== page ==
Cyclic volatile methylsiloxanes in human blood as marker for ruptured silicone gel-filled breast imp

The use of low quality silicone material in silicone gel-filled breast implants (SBI) of the manufacturers Poly Implant Prothèse and Rofil Medical Nederland B.V., as reported in 2010, demonstrates the need for non-invasive, sensitive monitoring and screening methods. Up to this date imaging methods, like mamma sonography (SONO) and magnetic resonance imaging (MRI), are used as diagnostic tool for detection of defect SBI. Under the financial point of view in health system SONO, which is a much cheaper, but less precious than the “gold standard” MRI, is the commonly used clinical method. The aim of this work is the development of an analytical, non-invasive method based on blood analysis for the identification of ruptured SBI, which is more accurate than SONO.

We developed a novel, sensitive method based on large volume injection-gas chromatography coupled to mass spectrometry to determine octamethylcyclotetrasiloxane (D4), decamethylcyclopentasiloxane (D5) and dodecamethylcyclo-hexasiloxane (D6) in blood samples of women with intact and ruptured silicone breast implants. In this study, it was the first time that a correlation between siloxane-blood-concentration and the operative evidence of SBI could be observed. Compared to the SONO diagnostic results a higher precision with an error rate of 17 % with the developed analytical diagnostic method instead of 46 % was achieved.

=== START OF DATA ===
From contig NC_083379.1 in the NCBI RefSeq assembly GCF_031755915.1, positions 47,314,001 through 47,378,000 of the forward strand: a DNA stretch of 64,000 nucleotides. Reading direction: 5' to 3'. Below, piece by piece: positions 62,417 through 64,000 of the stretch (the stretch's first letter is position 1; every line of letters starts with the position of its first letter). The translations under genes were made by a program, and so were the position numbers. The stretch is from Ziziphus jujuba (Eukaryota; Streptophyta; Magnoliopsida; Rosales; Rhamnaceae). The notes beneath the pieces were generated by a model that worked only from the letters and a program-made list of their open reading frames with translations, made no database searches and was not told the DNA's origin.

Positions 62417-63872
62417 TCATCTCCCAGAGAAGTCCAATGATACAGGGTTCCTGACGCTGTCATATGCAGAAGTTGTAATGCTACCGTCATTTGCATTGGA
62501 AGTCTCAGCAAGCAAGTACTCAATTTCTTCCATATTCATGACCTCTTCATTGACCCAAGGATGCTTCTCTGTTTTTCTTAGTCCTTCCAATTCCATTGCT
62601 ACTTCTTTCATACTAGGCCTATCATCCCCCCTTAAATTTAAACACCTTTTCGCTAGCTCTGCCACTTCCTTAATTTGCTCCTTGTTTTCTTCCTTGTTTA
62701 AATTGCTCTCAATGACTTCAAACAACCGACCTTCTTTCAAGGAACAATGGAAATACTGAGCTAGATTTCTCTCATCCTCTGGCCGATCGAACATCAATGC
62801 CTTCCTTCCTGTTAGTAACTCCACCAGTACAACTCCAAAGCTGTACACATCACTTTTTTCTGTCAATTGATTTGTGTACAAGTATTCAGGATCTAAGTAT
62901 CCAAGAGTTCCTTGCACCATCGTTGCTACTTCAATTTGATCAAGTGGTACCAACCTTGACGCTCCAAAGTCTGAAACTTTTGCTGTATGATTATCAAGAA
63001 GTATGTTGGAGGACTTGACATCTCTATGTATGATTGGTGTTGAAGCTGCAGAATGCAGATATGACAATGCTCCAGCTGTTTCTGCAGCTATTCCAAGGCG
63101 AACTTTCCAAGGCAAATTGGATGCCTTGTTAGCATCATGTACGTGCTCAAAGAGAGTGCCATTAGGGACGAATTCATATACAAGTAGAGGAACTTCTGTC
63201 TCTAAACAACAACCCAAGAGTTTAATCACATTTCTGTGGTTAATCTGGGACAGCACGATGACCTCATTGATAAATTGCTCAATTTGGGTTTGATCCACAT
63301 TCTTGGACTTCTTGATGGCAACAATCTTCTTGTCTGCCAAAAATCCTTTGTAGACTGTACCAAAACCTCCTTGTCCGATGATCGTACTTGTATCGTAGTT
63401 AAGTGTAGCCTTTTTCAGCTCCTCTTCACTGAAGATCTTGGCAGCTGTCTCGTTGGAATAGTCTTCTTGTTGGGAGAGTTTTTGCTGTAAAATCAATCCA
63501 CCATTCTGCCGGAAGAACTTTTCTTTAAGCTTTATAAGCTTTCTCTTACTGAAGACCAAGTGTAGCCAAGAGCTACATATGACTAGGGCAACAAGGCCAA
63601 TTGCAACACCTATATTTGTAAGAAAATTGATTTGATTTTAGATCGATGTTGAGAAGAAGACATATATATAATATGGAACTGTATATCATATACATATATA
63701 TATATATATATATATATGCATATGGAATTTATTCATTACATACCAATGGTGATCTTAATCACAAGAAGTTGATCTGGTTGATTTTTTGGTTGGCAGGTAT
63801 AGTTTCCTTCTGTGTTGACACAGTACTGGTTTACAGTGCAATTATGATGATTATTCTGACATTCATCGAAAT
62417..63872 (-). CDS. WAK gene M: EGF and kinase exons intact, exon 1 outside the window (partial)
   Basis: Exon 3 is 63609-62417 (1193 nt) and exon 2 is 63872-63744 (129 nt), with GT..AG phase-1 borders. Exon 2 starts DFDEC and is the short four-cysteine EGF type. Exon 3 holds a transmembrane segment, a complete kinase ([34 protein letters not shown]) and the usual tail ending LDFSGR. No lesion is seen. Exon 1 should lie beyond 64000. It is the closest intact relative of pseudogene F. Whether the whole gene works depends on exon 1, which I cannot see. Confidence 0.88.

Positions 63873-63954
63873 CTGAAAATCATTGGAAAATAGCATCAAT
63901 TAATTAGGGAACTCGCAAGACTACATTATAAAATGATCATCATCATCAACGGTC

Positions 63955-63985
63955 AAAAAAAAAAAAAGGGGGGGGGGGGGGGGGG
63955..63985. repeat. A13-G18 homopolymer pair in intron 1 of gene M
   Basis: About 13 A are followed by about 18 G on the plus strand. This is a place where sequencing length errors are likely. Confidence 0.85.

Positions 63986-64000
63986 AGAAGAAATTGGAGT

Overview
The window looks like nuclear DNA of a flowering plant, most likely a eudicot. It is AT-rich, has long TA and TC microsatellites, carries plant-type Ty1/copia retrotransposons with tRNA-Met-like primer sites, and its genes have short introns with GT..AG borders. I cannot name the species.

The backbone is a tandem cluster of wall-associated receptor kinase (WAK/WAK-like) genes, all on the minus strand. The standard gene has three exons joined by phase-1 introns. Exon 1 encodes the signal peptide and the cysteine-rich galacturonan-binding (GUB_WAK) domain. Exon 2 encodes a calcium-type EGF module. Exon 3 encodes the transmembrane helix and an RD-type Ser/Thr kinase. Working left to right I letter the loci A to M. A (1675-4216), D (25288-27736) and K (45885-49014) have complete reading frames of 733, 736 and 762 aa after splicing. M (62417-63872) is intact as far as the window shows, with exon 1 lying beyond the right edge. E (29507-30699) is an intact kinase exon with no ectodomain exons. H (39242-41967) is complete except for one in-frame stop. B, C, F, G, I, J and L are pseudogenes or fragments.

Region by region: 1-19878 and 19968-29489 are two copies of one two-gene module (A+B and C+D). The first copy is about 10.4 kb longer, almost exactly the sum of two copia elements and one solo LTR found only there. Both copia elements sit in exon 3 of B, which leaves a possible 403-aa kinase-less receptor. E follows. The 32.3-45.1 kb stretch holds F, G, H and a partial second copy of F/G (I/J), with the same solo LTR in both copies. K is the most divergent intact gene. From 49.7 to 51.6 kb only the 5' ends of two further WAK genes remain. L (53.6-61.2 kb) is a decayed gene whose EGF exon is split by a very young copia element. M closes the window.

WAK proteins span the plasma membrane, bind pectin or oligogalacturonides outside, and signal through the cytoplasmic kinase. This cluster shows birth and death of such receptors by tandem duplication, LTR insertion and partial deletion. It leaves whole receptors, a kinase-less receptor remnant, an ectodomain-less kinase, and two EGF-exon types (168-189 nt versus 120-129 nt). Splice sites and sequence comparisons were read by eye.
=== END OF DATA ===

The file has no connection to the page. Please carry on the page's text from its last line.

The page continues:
Bleeding process from silicone gel through the silicone elastomer shell into surrounding the tissue

Work was done by Pia Rosendahl